Police pepper spray crowd during march to polls in front of Graham Confederate statue
Posted October 31, 2020 1:44 p.m. EDT
Updated November 1, 2020 1:14 p.m. EST
Graham, N.C. — Police used pepper spray on a crowd of people who paused to kneel in the street during a march to the polls in Graham.
Video shows hundreds of people kneeling in a traffic circle in front of the Alamance County historic courthouse, where a large confederate statue stands.
According to a spokesperson for the City of Graham, law enforcement used a "pepper spray-based vapor," and only sprayed it onto the ground. Officials used the spray when the crowd stopped to kneel the traffic circle, which they had described as a "prohibited activity" to the organizer ahead of the event.
Law enforcement said that they commanded crowd to clear the roadway and move to the permitted area.
"When the crowd failed to disperse after several verbal commands, officers with the Graham Police Department utilized a crowd control measure that consisted of spraying a pepper based vapor onto the ground," said a City of Graham spokesperson.
But people at the scene describe a different experience. They were confused as to why they were being pepper sprayed, as police had escorted them during the march. Protesters were surprised by the use of the spray.
Gwen Frisbie-Fulton wrote on Twitter, "Moments after we were done kneeling a police officer started to yell that we had to be off the street. Folks were confused because we had been escorted there and had a permit. I moved my child up onto the sidewalk. They started pepper spraying us. My child couldn't run because he was wearing his Halloween costume."
Belle Boggs, author and director of Creative Writing at NC State University, was at the protest with her 6-year-old daughter. She said they were both pepper sprayed.
City officials said that the crowd was given an order to disperse with a five minute warning. Warnings were issued at the three-minute mark, two-minute mark, and a final warning was issued after five minutes had passed.
The warning said that if people had failed to disperse, force would be used and they would be subject to arrest.
Officials said, "At no time during this event did any member of the Graham Police Department directly spray any participant in the march with chemical irritants."
However, a photo taken by Anthony Crider, a photographer and professor at Elon University, shows a member of law enforcement spraying into the air above the crowd, as the crowd ducks to avoid it.
Gov. Roy Cooper said in a statement on Twitter: "This incident is unacceptable. Peaceful demonstrators should be able to have their voices heard and voter intimidation in any form cannot be tolerated."
The city spokesperson said they did originally have contact with the organizer, Reverend Greg Drumwright and tried to work with him to plan the event. Police said he had the opportunity to petition for a road closure, which would have possibly allowed for the gathering in the street, but he missed his deadline.
The area has been the center of controversy for years, but recent Black Lives Matter protests and counter protests have increased the tension.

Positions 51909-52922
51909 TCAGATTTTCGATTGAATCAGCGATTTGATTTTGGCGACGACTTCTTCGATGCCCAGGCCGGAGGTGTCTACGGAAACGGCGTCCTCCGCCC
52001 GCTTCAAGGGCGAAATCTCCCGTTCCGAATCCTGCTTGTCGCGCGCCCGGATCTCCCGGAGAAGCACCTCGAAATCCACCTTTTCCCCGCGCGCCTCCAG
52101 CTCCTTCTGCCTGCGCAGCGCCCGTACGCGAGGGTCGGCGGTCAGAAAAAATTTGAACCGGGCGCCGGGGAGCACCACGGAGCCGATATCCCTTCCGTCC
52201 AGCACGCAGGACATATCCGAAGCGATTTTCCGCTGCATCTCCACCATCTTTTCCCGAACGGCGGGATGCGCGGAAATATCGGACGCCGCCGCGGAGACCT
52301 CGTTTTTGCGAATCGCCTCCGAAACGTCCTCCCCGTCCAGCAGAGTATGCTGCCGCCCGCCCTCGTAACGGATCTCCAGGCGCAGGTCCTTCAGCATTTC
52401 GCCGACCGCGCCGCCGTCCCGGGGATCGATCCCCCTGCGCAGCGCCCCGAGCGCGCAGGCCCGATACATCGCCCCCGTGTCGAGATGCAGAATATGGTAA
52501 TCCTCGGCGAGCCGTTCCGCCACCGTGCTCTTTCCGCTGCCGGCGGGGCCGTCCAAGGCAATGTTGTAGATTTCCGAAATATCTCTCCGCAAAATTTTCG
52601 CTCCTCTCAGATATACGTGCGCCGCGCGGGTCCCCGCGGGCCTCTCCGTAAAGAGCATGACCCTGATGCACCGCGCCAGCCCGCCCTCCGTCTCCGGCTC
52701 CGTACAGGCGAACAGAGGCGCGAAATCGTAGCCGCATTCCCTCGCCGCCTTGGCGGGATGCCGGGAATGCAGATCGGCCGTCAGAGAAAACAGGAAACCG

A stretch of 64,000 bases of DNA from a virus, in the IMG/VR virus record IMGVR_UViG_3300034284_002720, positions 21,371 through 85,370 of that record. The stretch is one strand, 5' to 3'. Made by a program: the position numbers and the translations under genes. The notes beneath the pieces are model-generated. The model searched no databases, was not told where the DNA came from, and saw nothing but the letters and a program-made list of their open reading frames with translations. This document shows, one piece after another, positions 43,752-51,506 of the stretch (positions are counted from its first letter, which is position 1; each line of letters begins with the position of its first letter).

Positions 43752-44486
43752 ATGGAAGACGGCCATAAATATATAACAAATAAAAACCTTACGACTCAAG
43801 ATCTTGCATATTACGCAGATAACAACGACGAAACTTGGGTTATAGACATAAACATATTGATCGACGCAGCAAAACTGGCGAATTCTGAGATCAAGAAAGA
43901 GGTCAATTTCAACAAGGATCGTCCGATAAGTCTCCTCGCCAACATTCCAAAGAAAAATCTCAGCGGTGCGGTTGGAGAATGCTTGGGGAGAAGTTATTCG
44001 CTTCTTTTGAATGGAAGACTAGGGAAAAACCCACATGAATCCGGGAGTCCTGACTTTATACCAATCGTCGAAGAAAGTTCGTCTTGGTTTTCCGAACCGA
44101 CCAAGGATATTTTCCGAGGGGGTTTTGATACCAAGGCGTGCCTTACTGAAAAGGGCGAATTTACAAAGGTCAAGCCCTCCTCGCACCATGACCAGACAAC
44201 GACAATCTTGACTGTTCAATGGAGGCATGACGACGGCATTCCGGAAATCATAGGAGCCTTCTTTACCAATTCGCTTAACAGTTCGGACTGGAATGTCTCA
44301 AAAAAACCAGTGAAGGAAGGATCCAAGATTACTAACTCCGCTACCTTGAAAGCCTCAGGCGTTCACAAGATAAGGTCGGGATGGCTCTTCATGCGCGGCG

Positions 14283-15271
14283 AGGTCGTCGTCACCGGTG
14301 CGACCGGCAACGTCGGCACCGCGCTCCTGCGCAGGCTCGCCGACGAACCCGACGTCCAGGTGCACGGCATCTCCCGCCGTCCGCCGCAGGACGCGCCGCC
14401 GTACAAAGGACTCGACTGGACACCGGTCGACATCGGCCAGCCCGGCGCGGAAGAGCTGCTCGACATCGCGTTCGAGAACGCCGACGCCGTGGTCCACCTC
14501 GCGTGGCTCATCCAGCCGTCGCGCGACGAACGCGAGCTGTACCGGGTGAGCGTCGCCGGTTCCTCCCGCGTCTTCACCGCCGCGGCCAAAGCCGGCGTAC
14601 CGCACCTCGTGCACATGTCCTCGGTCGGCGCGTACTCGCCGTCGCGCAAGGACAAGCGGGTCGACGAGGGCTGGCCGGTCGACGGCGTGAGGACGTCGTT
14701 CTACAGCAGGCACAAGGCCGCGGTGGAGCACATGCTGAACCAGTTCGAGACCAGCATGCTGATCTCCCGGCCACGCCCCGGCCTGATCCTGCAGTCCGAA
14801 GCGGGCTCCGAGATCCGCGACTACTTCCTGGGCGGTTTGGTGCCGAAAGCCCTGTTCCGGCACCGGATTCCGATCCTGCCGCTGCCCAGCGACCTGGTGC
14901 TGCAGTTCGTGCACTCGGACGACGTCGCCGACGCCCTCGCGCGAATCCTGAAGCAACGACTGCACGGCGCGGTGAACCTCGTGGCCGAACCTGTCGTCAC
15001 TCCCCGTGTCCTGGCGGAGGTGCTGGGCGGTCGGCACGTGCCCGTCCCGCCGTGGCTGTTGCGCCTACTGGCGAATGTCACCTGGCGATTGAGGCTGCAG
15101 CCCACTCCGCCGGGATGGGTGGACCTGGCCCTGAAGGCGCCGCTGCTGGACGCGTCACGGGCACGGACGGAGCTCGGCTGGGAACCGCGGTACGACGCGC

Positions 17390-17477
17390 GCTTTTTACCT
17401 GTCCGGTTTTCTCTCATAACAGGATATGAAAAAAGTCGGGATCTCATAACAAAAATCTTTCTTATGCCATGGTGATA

Alamance County government officials said that the protest was lawful, but became unlawful when "items that were not allowed per the permit were brought on scene."
There has been official no word on what those items are.
Attorney Ben Crump, who represents Floyd's family and the family of Breonna Taylor, was supposed to attend the protest, according to the flyer.
Activists called the incident voter Intimidation, saying that police prevented Black people from voting in Alamance County.
North Carolina Attorney General Josh Stein said that he visited Graham that evening to make sure that no voter intimation had taken place.
"All eligible voters in North Carolina have a constitutional right to cast their vote safely and securely, without threats or intimidation," Stein said on Saturday.
"After today’s troubling events in Alamance County, I went to the courthouse in Graham and all is calm now. I reached out to the State Board of Elections and was informed that the events appear not to have impacted voting at the early voting location. The site there was calm, and the voters got in line and voted. I have also reached out to the Alamance County Sheriff but have not yet connected. I will update when I learn more," he said.
Over the summer, the Sheriff's office had put a ban on protesters on courthouse grounds, steps and sidewalks. A federal judge ruled in August that the Alamance County sheriff and local officials cannot prohibit protesters near the Confederate monument on the historic courthouse grounds.
Dozens of local political, education and business leaders in Alamance County have signed on to a letter asking that the Confederate monument that stands outside the courthouse in Graham be moved.
WXII reports that the Alamance County Commissioners said under current state law the County would have to get legislative approval to relocate the statue, and it would have to be placed in an area of similar prominence. That option does not include a museum or cemetery.
Several commissioners also voiced concerns about a new location being offensive.